Abstract. The physiologically active form of vitamin D3, 1,25‐dihydroxy‐vitamin D3, (1,25(OH)2, D3), induces differentiation of several types of myeloid leukaemia cells. The acquisition of monocyte‐like phenotype is accompanied by slower progression through the cell cycle, and G1, block has been reported to be the basis of this effect. It is shown here that human promyelocytic leukaemia HL60 cells treated with analogues of vitamin D3, which are potent inducers of monocytic differentiation, have an additional cell cycle block. Exposure to 10‐7m 1,25(OH)2, D3, or 1,25‐(OH)2,‐16‐ene‐D3 resulted in monocytic differentiation and the expected G1, block evident at approximately 48 h in a rapidly differentiating variant of HL60 cells (HL60‐G), and at 96 h in the more slowly differentiating HL60‐240 cells. In addition, a G2,+M block was noted at approximately 72 h in HL60‐G and HL60‐240 cells. Exposure to vitamin D3, analogues also markedly increased the number of dikaryons, suggesting that cytokinesis was impaired more than karyokinesis. Treatment with a third analogue 25‐hydroxy‐16,23‐diene‐D3, produced little differentiation and had minimal effects on the cell cycle parameters. These findings indicate that vitamin D3, analogues regulate cell proliferation by control of the transition of G1, and G2,+M phases, reminiscent of the cdc2/CDK2 type of cell cycle control.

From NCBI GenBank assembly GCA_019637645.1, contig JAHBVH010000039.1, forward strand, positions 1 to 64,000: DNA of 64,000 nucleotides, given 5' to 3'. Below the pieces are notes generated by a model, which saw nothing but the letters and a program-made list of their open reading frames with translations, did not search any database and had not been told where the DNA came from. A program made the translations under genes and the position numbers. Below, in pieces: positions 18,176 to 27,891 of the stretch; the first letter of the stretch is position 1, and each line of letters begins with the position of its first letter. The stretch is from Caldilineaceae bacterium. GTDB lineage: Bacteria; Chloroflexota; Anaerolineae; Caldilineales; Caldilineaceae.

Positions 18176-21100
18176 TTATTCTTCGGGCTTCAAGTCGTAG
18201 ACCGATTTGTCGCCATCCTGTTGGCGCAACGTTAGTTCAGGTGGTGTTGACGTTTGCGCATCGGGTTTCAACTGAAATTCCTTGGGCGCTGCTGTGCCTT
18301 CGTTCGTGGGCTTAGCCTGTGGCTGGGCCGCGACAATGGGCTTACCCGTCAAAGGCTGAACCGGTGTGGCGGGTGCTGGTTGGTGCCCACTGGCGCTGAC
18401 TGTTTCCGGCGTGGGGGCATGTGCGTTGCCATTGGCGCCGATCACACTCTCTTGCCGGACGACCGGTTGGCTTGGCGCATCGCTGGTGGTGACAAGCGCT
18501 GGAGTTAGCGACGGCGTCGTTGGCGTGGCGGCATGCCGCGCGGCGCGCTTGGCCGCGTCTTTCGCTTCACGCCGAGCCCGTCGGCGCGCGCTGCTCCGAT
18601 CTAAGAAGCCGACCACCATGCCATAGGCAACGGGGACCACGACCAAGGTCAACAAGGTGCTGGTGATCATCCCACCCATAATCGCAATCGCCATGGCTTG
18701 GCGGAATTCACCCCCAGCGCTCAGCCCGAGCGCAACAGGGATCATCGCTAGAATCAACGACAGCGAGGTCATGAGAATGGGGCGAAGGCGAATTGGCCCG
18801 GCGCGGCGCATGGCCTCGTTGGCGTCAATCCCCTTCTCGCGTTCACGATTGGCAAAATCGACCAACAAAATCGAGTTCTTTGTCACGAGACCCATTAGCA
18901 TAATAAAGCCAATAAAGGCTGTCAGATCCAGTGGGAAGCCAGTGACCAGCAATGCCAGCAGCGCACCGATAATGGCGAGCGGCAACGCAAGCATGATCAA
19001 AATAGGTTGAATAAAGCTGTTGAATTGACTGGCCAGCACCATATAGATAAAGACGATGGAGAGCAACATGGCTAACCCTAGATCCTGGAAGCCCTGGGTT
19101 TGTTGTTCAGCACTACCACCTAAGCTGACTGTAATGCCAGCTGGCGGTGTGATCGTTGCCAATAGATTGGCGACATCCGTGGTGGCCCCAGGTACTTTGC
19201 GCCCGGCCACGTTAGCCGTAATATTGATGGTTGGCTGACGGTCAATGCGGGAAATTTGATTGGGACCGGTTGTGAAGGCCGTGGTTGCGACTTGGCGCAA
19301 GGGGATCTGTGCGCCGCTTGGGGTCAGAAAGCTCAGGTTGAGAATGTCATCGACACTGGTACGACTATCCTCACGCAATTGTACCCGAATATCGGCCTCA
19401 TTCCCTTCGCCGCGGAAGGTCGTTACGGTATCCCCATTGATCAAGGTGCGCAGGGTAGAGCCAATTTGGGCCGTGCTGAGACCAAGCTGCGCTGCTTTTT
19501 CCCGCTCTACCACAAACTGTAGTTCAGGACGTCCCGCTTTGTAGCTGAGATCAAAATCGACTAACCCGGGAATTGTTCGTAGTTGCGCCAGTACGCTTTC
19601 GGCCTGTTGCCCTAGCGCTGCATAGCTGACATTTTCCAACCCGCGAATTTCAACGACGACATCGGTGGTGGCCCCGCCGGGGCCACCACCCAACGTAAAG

|Original language||English (US)|
|Number of pages||10|
|State||Published - Jan 1 1994|
All Science Journal Classification (ASJC) codes
- Cell Biology